As you can imagine, I hear a ton of excuses from people on why they don’t exercise.
Sometimes the reason is self inflicted: I don’t have the time.
Other times the reason is procrastination: I’m going to start as soon as tax season ends.
And occasionally the reason is downright funny: The dog ate my gym shorts.
I usually point out to these well meaning folks that, despite their reason, exercise is a very important activity that will dramatically improve their life. I bring up the health benefits and describe how many of their physical ailments would improve. I talk about how great they will feel dropping excess weight and rediscovering a slender figure.
However, there was always an excuse that would get me.
The devious excuse of ‘being active’: Oh, I don’t need to exercise in a gym – I’m very active. I play tennis and hike in the summer and I ski in the winter.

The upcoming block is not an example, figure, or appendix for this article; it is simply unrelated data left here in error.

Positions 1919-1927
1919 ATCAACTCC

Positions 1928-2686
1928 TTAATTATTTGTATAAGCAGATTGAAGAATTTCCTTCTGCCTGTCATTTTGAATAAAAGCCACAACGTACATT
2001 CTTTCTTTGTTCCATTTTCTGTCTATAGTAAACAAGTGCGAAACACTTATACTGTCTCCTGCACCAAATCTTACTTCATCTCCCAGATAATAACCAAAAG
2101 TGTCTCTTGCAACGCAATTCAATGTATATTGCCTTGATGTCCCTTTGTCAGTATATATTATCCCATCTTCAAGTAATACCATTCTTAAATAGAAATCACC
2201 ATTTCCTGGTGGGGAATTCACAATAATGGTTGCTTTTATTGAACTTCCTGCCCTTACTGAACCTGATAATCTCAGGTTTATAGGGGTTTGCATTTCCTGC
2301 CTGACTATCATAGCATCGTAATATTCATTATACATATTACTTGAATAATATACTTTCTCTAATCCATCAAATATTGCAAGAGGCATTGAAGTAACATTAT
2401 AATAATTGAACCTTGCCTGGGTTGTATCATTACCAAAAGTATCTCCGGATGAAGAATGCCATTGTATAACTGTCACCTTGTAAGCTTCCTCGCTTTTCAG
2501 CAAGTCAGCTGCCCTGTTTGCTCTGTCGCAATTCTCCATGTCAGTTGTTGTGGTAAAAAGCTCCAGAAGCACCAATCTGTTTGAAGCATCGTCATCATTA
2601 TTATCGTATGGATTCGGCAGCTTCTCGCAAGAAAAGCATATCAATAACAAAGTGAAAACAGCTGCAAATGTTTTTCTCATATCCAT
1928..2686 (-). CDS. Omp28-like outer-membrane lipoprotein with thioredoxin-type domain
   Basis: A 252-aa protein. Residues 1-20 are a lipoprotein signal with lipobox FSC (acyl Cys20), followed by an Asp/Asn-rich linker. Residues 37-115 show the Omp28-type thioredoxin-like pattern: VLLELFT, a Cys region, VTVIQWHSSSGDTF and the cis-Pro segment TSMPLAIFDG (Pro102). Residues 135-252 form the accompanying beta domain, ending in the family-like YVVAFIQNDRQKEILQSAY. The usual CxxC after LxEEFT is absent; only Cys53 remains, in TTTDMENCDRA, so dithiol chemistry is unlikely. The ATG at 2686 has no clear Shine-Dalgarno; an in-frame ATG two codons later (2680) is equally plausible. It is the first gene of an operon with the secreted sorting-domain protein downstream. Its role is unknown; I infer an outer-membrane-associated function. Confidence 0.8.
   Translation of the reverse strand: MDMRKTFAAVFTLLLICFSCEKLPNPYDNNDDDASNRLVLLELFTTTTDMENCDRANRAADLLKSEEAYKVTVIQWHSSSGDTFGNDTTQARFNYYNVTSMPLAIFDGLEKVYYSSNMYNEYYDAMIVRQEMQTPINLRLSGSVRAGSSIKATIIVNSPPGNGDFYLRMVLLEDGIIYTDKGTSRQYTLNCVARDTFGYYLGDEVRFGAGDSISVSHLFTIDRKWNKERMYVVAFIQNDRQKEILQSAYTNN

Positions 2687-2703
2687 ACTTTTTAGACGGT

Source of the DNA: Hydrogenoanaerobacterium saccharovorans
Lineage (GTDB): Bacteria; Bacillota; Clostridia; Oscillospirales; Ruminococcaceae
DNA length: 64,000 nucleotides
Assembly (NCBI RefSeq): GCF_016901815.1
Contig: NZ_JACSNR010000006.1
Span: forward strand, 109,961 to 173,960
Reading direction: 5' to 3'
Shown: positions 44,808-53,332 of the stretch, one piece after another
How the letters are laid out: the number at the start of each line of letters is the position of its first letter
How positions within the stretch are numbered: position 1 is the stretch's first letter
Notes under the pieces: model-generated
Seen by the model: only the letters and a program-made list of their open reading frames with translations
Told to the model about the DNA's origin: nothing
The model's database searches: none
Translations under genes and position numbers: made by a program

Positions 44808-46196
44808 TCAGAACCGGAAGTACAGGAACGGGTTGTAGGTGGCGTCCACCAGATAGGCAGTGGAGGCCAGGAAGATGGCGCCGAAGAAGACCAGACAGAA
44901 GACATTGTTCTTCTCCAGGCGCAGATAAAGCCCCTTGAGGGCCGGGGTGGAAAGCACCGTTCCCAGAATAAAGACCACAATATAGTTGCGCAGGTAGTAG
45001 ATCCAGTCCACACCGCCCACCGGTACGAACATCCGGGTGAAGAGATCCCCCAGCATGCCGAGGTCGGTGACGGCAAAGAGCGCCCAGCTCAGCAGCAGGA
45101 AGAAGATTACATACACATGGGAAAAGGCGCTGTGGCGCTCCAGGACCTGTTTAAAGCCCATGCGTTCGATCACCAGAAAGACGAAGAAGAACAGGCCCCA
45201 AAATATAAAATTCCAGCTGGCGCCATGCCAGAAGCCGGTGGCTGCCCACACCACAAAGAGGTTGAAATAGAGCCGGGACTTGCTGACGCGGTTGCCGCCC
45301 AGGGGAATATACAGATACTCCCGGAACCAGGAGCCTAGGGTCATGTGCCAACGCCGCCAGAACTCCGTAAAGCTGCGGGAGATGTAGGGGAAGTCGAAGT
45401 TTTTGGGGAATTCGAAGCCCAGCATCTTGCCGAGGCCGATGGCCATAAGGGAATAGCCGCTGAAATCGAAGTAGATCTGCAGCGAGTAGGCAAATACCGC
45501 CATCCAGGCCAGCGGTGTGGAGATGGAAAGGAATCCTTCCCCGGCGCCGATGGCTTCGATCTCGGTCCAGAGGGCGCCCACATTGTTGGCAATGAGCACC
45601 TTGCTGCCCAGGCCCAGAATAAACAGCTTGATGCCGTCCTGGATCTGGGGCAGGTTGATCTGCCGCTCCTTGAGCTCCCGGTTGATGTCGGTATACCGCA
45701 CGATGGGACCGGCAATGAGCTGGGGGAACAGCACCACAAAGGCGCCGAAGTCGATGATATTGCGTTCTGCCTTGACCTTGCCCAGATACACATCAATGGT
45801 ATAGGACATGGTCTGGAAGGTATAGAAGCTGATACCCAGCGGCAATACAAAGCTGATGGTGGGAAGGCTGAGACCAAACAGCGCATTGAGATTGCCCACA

Well, they have a point, right? Tennis, hiking and skiing are all active sports that burn calories. Maybe they can be fit without doing any other exercise, especially if they are at a reasonable weight.
Then I started to notice a trend.
The ‘active’ people couldn’t touch their toes in a simple flexibility test. The ‘tennis players’ couldn’t jump rope for 60 seconds. The ‘hikers’ needed a week to recover from a one mile jog. The ‘skiers’ encountered injury after injury. And then it hit me.
You don’t become fit by simply being active. That’s backward fitness.
Only by being fit can you become more active.
To become and maintain a level of fitness there is no replacement for a consistent exercise program. It’s the only way.
True fitness is when your body can do whatever you ask of it. This means having flexibility, strength and endurance.
Do you exercise? Or are you fooling yourself with the excuse of ‘being active’?
How happy are you with your level of fitness? Are you able to meet all of the functional demands of life? Or do you find yourself opting out of experiences or situations that you know would be too challenging?
If you’ve used the excuse of ‘being active’ in the past, it’s time to reconsider your options. Don’t practice backward fitness with the hope of true results.